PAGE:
No. 2 was born Canadian in the rugged wilds of western Alberta. One late winter day in the mid-’90s he was running with young siblings in the deep mountain snow of his first winter. Suddenly, a noisy machine appeared in the sky and hovered there with whirling wings unlike any bird ever seen. No. 2 brazenly stood his ground, watching, for a moment too long.…

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As We Forgive Those

By Lawrence Cunningham

The Jewish writer Elie Wiesel tells a beautiful Hasidic story about forgiveness. A wealthy Jewish timber merchant in Eastern Europe settles into a train carriage, the story begins. Just before departure an aged, somewhat unkempt, malodorous rabbi settles into the same compartment. Throughout the journey the merchant pointedly, and with fastidious disdain, ignores the old man. When the train arrives at its destination, the merchant sees hundreds of people milling about in eager anticipation. He discovers that the object of their devotion is the old rabbi whom he had so rudely snubbed. The rabbi, he learns, is widely regarded in pious communities as a living saint who possesses profound wisdom and a reputation as a healer.…

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Going Our Way: A New Foreign Policy

By Robert Schmuhl ’70

War is always a bloody interlude. Before the fury comes the triggering rationale — and afterward the consequences of scarring change.

The age-old pattern repeated itself last spring in Iraq. Beyond this theater of war, however, a related drama — with words as weapons — continues to play out nationally and throughout the world.…

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The Admissions Balancing Act

By Ed Cohen

For a high-school student making the rounds of potential colleges, the treatment doesn’t get much more royal than this:

A seven-day, all-expenses-paid trip to campus during the summer. Tickets to a professional production of Shakespeare one night, a pizza party the next, a banquet the night after that. A guided tour of the football stadium, a bowling outing. Meetings and discussions with officers and distinguished professors. Advice on career choices and financial aid, even pointers on how to write a winning personal statement to go with your college application.…

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What is the status of the lawsuits brought by a South Bend bar owner against students carrying fake IDs who were cited in a raid at the bar?

By Notre Dame Magazine

The raid of The Boat Club on North Hill Street in January found more than 200 minors inside the bar, most of them Notre Dame and Saint Mary’s students. The owners of the bar, which had a reputation for being soft on underage drinking, later sued the students for using fake IDs. The plaintiff argued that the minors were to blame for the business’s demise because they misrepresented themselves. The suit asked for damages of $3,000 per defendant.…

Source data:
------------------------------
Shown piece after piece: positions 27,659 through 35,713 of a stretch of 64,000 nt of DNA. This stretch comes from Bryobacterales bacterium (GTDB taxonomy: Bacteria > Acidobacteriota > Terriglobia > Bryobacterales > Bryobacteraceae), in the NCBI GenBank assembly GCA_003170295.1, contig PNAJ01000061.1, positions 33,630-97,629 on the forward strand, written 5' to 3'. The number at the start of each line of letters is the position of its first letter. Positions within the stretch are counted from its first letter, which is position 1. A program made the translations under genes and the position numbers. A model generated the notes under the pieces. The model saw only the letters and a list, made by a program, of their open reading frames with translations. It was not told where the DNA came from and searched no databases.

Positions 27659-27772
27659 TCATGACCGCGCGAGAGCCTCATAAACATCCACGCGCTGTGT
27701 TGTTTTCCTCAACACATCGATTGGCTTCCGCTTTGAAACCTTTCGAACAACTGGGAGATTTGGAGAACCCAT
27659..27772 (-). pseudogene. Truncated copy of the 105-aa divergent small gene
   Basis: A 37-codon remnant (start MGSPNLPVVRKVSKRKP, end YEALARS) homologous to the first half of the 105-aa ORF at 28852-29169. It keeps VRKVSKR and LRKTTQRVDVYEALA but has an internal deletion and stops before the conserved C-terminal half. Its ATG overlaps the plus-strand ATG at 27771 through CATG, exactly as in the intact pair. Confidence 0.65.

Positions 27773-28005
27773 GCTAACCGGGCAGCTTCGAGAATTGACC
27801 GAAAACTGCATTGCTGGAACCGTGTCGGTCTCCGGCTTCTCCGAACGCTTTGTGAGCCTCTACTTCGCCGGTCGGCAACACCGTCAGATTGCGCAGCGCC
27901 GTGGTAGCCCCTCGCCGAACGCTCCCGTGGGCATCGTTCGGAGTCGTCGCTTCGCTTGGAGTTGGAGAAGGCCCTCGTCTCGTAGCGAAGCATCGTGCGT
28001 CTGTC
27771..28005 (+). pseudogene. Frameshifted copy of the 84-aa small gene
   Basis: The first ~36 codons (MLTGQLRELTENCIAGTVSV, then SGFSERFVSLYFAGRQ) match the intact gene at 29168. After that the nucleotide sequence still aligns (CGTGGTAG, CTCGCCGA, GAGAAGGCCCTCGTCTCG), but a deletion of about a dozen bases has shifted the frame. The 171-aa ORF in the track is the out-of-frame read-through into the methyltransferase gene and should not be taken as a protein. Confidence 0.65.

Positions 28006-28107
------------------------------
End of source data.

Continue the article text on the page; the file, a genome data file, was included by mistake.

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What's the latest on the ND football player arrested the week of last year's Gator Bowl who appeared badly bruised in his mug shot?

By Notre Dame Magazine

In June 2003 an attorney for Chad DeBolt ‘03, ’03MBA informed officials of his intent to sue the Jacksonville Sheriff’s Office for personal injuries and civil rights violations. Florida law mandates that a lawsuit against a government agency cannot be filed until six months after such a notification letter is sent.…

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Legendary rebirth for Senior Bar

By Notre Dame Magazine

legends

The former Alumni Senior Club (aka Senior Bar) reopened this fall as a combination restaurant, pub and nightclub known collectively as Legends of Notre Dame.

Located in the parking lot south of the stadium, the facility closed after the 2002 football season for renovation and an L-shaped addition that increased the building’s size by about 50 percent.…

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Library Basement Renovation

By Notre Dame Magazine

Recognzie this place? Not likely. It’s the basement of Hesburgh Library following a nearly two-year renovation.

The gutted and rebuilt lower level reopened in late August, 2003.

Gone are the Formica booths and vending machines of The Pit snack area (the machines are now in a room on the first floor) and the maze of blank corridors and windowless offices. Many of the offices belonged to non-library operations that have been dispatched to other locations on campus.…

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Ticket Office Cracks Down on Reselling

By Ed Cohen

So you think you’re going to make a killing selling your tickets to this year’s home game against Florida State on e-Bay.

Beware.

Your buyer might be the Notre Dame ticket office. And if you get caught reselling tickets above face value you’ll lose your ticket-ordering privileges for at least two years. If it’s season tickets you’re scalping, you’ll be barred from ordering tickets for at least five years.…